The penultimate question was whether or not the Catholic Church will assume any role in encouraging openness to political freedom in Cuba, considering the role the Holy See has already played in re-establishing relations between Cuba and the United States.

“The Church in Cuba has drawn up a list of prisoners to be pardoned”, revealed the Pope. “Amnesty has been granted to 3,500 of them, according to the president of the Episcopal Conference. And there are still cases under consideration. And the Church here in Cuba is working for further amnesty. For example, some people tell me it would be good to do away with life imprisonment. Speaking plainly, life imprisonment is almost a form of hidden death sentence. I have said this publicly in an address to European jurists. You stay there, dying every day without hope of freedom. It is a hypothesis. Another hypothesis is that there be general amnesties every year or two. But the Church is working, has worked on this. I am not saying that these three thousand were freed because of the Church lists, no. The Church has made a list, has officially requested amnesty, and will continue to do so”.

Finally, a reporter asked if the fact that three Popes have visited Cuba in twenty years may be interpreted as indicating that the island is in some way afflicted, inasmuch as a doctor visits a sick patient rather than a person in good health.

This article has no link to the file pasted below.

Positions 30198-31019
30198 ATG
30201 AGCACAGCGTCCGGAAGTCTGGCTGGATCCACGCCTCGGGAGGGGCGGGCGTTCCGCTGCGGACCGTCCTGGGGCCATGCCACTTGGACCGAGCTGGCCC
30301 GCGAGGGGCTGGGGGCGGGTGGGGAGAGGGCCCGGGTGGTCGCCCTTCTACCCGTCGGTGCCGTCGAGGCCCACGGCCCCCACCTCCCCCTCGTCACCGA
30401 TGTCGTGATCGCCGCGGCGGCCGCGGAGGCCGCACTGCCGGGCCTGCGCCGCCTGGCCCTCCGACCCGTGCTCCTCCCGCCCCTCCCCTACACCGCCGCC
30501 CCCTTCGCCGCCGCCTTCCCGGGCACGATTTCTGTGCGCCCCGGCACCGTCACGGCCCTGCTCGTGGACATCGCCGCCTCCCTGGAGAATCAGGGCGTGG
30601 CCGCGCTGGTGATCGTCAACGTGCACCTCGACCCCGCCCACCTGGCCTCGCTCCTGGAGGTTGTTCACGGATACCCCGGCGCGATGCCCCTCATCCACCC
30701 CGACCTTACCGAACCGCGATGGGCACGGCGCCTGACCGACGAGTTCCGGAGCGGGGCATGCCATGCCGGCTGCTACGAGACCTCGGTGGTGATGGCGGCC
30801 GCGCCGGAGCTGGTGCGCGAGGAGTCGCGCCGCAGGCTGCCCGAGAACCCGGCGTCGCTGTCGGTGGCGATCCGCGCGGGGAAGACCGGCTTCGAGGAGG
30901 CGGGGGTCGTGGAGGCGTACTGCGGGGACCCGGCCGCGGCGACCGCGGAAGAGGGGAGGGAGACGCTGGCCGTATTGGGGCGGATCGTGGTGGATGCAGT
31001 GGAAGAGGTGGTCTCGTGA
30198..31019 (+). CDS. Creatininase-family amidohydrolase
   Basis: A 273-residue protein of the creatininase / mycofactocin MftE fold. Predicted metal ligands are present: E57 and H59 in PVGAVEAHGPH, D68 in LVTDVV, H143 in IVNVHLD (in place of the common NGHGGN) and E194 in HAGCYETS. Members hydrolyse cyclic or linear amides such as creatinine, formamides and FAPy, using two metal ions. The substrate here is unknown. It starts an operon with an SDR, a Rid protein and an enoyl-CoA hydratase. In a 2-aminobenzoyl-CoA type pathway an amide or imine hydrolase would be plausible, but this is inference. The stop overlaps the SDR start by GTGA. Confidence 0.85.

“No, no”, he replied. “The first was John Paul II, the first historic visit”, he affirmed. “But it was normal – he visited many countries, including those that were hostile towards the Church. The second was Pope Benedict XVI. … Initially my idea was to enter the United States via Mexico, but to visit Mexico without visiting Our Lady of Guadalupe would not have been good. Then, with the announcement of 17 December last year, when the talks that had been taking place for almost a year were made public, I said that I would like to visit the United States via Cuba. And I chose to do so for this reason. But Cuba does not have any particular affliction that other countries do not have”.